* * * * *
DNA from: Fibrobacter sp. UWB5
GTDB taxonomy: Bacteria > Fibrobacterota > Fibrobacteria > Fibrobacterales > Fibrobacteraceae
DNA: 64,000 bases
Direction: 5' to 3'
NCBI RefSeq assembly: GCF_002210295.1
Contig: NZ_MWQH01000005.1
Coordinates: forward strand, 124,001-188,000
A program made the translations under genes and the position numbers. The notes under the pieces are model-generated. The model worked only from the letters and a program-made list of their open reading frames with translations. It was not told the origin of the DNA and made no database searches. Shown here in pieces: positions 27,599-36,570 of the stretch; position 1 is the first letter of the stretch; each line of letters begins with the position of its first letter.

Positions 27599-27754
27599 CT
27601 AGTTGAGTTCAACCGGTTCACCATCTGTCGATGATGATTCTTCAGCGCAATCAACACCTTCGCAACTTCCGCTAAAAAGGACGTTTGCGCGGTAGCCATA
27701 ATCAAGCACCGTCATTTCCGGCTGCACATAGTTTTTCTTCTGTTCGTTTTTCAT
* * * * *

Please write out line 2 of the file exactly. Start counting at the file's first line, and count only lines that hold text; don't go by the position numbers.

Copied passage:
GTDB taxonomy: Bacteria > Fibrobacterota > Fibrobacteria > Fibrobacterales > Fibrobacteraceae